Google building AI principles, focusing on diversity to address bias in algorithm
The search giant is collaborating with academic communities globally to stem the unconscious bias, said Scott Beaumont, President - Asia Pacific, Google, on day 3 of TechSparks 2021.
Google is developing a set of artificial intelligence (AI) principles and focusing on diversity in its technology teams to address the unconscious bias in its algorithm, said Scott Beaumont, President - Asia Pacific, Google, on day 3 of TechSparks 2021, India's most influential startup-tech conference hosted by YourStory.
With the theme 'What's Next: Rethinking the future', TechSparks 2021 is providing a platform for the most defining conversations on how disruptive technology innovations can shape our lives post-pandemic. To this end, it has brought together more than 400 global leaders, technology startups, large enterprises, and thought leaders from the global innovation ecosystem who are rethinking the future to enable what’s next.
“We are trying to ensure we build a team which is diversified in different ways — including geography, background — and collaborate with academic communities globally to catch the unconscious bias,” Scott told Shradha Sharma, Founder and CEO of YourStory Media, on Wednesday.
Scott equated the use of internet today to the use of electricity when it was invented, which improved daily life, but did not have checks to make it safe for users. While technology’s impact on everyday life has been overwhelmingly positive, there is a responsibility to address non-ideal behaviour, he noted.
“In the midst of well-intentioned regulation, there is a benefit of looking at the big picture: are we doing enough to explain to the end users what is the use-case for collecting their data?” Scott said.
This has to be done in collaboration with users, industry participants, government bodies, and other partners to ensure that the right answer is not skewed in favour of one or the other, he added.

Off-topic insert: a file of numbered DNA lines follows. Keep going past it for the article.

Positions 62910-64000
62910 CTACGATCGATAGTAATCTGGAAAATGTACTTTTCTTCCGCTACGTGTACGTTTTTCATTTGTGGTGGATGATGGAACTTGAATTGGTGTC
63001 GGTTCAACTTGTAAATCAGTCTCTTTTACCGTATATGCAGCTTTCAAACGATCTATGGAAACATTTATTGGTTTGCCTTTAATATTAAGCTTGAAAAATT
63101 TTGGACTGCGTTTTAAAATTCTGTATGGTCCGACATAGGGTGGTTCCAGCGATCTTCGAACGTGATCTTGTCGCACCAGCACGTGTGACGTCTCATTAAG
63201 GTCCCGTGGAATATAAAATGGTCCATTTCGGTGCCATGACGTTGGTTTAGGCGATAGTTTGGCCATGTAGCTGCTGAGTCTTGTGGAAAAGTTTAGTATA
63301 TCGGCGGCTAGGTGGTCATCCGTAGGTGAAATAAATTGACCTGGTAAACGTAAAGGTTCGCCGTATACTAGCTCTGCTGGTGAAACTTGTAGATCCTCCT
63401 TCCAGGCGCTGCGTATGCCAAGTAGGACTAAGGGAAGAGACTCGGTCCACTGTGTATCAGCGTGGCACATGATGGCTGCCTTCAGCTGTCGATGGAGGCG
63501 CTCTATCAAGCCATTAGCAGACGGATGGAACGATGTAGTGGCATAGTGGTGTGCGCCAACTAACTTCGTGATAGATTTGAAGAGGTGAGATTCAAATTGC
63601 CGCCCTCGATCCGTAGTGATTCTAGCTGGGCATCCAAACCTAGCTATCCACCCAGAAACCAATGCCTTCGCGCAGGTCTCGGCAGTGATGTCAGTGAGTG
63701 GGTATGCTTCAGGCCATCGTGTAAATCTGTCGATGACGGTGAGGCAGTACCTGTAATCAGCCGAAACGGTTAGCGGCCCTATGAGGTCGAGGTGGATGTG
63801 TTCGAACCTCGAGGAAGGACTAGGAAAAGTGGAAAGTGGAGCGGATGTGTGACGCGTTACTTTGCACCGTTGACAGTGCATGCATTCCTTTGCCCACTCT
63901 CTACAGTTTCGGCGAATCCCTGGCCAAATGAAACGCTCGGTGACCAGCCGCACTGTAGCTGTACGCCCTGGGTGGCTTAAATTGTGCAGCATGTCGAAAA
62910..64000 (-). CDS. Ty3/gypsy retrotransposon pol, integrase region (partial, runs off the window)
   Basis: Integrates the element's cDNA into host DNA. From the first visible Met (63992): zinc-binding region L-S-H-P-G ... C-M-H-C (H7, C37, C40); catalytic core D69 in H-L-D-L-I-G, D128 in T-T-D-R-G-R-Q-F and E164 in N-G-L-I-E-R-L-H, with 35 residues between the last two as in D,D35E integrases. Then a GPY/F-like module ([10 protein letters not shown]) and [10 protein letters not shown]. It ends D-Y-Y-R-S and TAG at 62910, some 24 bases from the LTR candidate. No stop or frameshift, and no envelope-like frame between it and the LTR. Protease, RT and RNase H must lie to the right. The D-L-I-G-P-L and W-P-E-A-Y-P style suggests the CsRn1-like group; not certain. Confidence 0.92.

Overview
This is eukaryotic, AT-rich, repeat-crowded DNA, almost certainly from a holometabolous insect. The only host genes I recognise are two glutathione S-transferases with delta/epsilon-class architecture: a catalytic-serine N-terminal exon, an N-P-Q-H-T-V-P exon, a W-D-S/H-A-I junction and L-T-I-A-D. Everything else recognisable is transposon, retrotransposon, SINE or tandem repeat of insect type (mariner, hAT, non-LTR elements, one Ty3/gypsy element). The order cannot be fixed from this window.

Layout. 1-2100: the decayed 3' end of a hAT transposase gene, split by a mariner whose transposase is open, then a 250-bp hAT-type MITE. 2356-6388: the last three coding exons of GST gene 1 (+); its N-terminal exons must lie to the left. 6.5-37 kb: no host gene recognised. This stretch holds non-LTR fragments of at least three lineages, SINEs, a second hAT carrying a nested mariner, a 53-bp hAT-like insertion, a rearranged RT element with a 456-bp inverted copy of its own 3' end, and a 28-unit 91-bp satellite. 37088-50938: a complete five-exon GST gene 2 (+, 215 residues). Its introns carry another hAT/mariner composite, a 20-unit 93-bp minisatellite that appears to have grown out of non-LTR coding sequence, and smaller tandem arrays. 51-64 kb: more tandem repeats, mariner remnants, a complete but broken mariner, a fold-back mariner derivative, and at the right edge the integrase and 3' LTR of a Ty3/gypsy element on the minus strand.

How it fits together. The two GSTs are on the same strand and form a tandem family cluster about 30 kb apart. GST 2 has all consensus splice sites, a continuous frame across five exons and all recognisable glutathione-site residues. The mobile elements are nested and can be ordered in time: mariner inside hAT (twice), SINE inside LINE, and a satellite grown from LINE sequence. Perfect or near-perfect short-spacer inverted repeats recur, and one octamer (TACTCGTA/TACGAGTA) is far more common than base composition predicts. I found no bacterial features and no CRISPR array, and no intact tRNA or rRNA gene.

Google will deepen presence in India
The search-engine giant will continue to grow its local footprint in India to identify new opportunities that can be scaled globally, Scott said.
India is at a tipping point where the elements necessary for local growth — including technology talent and financing — are in place, he noted. The proximity of services being created to its end-user allows for innovative solutions, he added.
“At Google, we have seen it with Google Pay, or the YouTube feature to watch videos offline rolled out in India first when the network wasn’t too strong. It was later rolled out globally. So, it benefits local customers, and leads to new ideas,” Scott said.
Having a strong local presence also helps Google in a highly competitive market, he added. Its deepening local presence is enabled by factors, such as a talent pool with strong STEM background and investments driven by the size of the domestic market, as well as the calibre of entrepreneurs.
Catching them early
The company, headquartered in Mountain View, California, would also like to tap into Indian businesses to capture the growth in digital adoption, Scott said.
Google is doing this through corporate partnerships with startups, by driving online discovery of small and medium businesses, and helping them go digital with its platform, he said. Among the FAANG companies, Facebook and Amazon have been making inroads by digitising Indian businesses through their investments in India.
“With startups we have a number of different touch points where we can help at the early stage of building their business, help them grow domestically, and then with global discovery,” Scott said.
During the pandemic when the offline world was closed, Google worked closely with small business owners to bring them online and provide them with digital skills, Scott said. In the past few years, Google’s focus has been to ensure these businesses are well-versed with the digital tools to survive and thrive.
The company is ramping up its efforts in building language interface and voice-based search to cater to the new users of the internet.
“Nearly 270 million people came online for the first time in Asia over the last two years. If you look at India alone, we are excited about the smartphone we are building with Jio,” Scott said. While it will solve the problem of access, the company’s search team continues to work on how people interact with search, and how they want to receive the information — as text, images, or videos.
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Edited by Kunal Talgeri